My Second Experience with Author Boxes
The last time I blogged about my author boxes, I broke down the process of how I went about creating and selling them, and threw in some helpful hints. That was a year ago, so I was very much an amateur feeling my way through something new. I've learned a lot from the process since then. When I dove into my second adventure with author boxes in July, I decided to implement important changes. So prepare yourself for a lot of pictures. If you are confused about what author boxes are and why you need them, feel free to jump back to my first post.
WHAT I CHANGED
1. The Box Design
My first author box had my logo on it and was designed to fit my branding, which was grey, black, and shades of red. It looked amazing in photos, and my readers knew who the boxes were from right away, but it said nothing about the book inside.
I could have shipped any book in them, but I realized that that wasn't my goal. I wanted a box branded specifically to one of my book series, not just me. This was also why I changed the name of the box to Fandom Kit, because I am focusing on one series fandom and I want my readers to know that as soon as they see it. I didn't want them to guess what book was inside, like with usual subscription boxes. So I ditched the old box design and went with something that resembled the colors of the book I packed inside the box, Sanctum 92. I even put the title on the box.
Something else I changed was the interior design of the box. My first box had a plain white interior, which worked great with the grey/red design, but it just didn't fit with a purple and neon green box this time. I spent a few extra cents per box (I'll talk more about this later) to print a colorful interior with Packlane. Yes, it did run up the final cost for 50 boxes, but the boxes looked visually-pleasing and professional. And for me, that's worth spending money on.
With the interior designed, I added a personal (and general) note to my fandom members and topped it off with my signature and social links. For my first box, I had written and signed 50 personal thank you cards. It was a nice touch that my readers really loved, but my wrist and fingers weren't happy about it at all. Also, slanted handwriting and mixing up the cards was a problem, and I had a few instances where I put them in the wrong boxes. When dealing with 50 Fandom Kits, writing personal cards just didn't seem plausible to do every time. But with the same note printed on every box, I saved a lot of packing time and made the entire process hassle-free. And even though the note was duplicated, it was still a personal thank you message I wanted to send out to all of my readers.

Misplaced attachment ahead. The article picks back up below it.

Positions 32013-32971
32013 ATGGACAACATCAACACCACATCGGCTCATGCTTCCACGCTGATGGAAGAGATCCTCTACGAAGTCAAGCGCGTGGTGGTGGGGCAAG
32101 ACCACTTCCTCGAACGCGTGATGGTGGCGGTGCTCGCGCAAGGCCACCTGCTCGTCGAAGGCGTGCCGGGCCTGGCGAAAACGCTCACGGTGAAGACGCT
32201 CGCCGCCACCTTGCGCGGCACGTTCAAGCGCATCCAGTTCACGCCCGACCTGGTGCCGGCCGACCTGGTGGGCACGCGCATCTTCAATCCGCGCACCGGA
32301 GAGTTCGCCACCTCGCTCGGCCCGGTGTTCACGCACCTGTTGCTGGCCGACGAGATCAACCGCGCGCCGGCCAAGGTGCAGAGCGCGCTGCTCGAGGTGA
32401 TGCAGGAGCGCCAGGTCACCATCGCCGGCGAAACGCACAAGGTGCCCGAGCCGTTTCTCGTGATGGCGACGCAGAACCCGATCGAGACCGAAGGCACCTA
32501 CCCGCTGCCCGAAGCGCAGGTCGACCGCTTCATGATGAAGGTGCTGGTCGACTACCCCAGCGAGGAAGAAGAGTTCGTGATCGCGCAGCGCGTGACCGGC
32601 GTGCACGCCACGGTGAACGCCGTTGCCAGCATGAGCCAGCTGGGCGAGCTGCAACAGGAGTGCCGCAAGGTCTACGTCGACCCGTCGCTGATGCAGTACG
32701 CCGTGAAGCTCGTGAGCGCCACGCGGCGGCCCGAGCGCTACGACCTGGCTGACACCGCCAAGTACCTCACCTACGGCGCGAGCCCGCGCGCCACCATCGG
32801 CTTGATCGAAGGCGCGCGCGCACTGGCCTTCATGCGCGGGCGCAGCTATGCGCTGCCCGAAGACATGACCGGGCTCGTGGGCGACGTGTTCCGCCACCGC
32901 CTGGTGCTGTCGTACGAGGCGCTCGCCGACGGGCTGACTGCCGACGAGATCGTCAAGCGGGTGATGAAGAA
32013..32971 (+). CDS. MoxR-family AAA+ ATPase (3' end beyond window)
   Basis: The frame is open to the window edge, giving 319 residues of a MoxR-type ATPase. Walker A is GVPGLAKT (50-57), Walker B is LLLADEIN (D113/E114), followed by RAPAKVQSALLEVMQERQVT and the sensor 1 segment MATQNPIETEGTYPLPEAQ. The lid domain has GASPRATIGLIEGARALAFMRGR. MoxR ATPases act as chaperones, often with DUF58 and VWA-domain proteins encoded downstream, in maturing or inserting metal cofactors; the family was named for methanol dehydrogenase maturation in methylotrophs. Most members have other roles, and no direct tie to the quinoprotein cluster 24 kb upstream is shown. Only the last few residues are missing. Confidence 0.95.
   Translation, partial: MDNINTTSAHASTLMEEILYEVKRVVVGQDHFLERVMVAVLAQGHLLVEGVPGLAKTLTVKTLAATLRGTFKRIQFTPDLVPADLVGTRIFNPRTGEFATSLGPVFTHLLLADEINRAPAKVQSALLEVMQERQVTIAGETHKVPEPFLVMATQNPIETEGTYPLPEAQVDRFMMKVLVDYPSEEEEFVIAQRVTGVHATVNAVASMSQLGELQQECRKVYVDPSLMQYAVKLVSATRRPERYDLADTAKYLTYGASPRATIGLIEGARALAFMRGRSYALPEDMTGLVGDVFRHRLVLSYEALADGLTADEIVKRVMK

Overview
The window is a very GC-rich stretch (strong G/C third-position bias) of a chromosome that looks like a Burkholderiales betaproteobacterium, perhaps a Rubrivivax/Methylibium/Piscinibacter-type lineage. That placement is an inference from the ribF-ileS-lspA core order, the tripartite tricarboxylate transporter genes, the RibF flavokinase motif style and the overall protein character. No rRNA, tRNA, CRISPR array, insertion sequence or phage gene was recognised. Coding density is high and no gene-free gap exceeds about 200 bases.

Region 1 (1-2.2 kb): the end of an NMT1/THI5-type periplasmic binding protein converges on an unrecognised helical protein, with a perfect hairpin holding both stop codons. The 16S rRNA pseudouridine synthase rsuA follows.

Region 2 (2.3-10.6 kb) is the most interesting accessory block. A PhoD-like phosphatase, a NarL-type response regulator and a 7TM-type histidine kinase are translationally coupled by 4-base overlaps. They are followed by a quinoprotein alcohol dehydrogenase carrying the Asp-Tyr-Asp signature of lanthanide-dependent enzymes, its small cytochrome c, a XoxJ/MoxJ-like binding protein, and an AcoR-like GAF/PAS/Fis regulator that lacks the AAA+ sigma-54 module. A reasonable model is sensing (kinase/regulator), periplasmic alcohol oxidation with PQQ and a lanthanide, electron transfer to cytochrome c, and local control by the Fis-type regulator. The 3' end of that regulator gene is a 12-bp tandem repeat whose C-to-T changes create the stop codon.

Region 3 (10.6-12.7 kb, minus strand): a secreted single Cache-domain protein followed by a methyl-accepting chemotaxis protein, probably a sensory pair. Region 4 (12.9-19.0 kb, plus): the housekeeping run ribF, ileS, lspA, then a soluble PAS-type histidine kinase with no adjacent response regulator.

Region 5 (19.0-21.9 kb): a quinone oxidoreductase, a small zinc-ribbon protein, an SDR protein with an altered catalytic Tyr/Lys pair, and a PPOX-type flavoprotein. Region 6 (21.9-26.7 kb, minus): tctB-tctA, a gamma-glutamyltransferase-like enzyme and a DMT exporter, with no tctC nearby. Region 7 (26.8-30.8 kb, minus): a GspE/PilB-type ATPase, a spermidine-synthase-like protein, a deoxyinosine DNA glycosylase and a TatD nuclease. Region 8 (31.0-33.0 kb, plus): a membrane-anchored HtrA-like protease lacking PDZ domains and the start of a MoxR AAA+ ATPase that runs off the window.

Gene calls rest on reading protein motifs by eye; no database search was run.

2. The Box Material & Size
Something else I changed about my box was the material and size. I printed them with Packlane, as you know, and I had no idea what was what at the time. Packlane was still new to me and their 3D uploader was a lot more complicated than it is now. So I'd randomly chosen to go with the WHITE material, thinking: why yes, I do want a white box. However, that was a big mistake. At least for the kind of box/design I was going for. The WHITE material is defined as "classic white cardboard with a refined matte finish," but it printed a lot like if someone had ironed on a sticker to a shirt, if that makes sense. The ink wasn't wet, but it appeared wet. And the colors on the box were very faded, even for a matte finish. There was nothing really vibrant about my first box. In short, I was disappointed. I didn't learn about the DREAMCOAT material until after. And, I mean, with a name like that I should have known the quality would have been better. DREAMCOAT is described as "premium white cardboard with a beautiful satin sheen." They even have the word beautiful in there! It does cost more to print with DREAMCOAT (change in price dependent on a lot of factors), but it was so worth it for me, especially since I have this crazy colorful box to work with now. I didn't want things to look faded or cheap. I wanted the best quality I could possibly get, and that was DREAMCOAT. Not WHITE.
I also changed the size of my box. The first one was 9x6x3 and the book I placed inside was a 5.25x8 paperback with about 400 pages. While the book fit perfectly, I didn't account for the size of all the swag items I had inside the box as well. As a reminder, my first Fandom Kit contained:
Custom sewn book sleeves by Bend Me Not
Wire-wrapped bookmarks & pin buttons by Stone Soup Designs
Custom lip balms & bracelets by Cassie's Crafty Creations
Custom scented 4oz. candles by Weber's Wicks
Custom bath bombs by The Nerdy Girl Boutique
Character trading cards printed with Moo
Custom bar soaps by Mermaids and Seashells
Lollipops by Kelli's Kollectibles
Drawstring tote bags printed with 24Hour Wristbands
It was a lot in one box. I actually had to pack them really tight, and all the items created a bit of a hump on the top of the box. I was surprised I had managed to close the boxes at all. So because this year I changed all the swag items, I went with box size 9x7x3.5. Just a tad bit wider and deeper. The swag items I chose were:
Custom sewn book sleeve by Mommy's Crafts by Jerilyn
Wire-wrapped vial necklace by Stone Soup Designs
Custom lip balm by Cassy's Crafty Creations
Custom bath bomb by Cassie's Crafty Creations
Custom bar soap by Cassie's Crafty Creations
2 custom scented 2 oz. candles by Weber's Wicks
Custom bath jelly by Cassie's Crafty Creations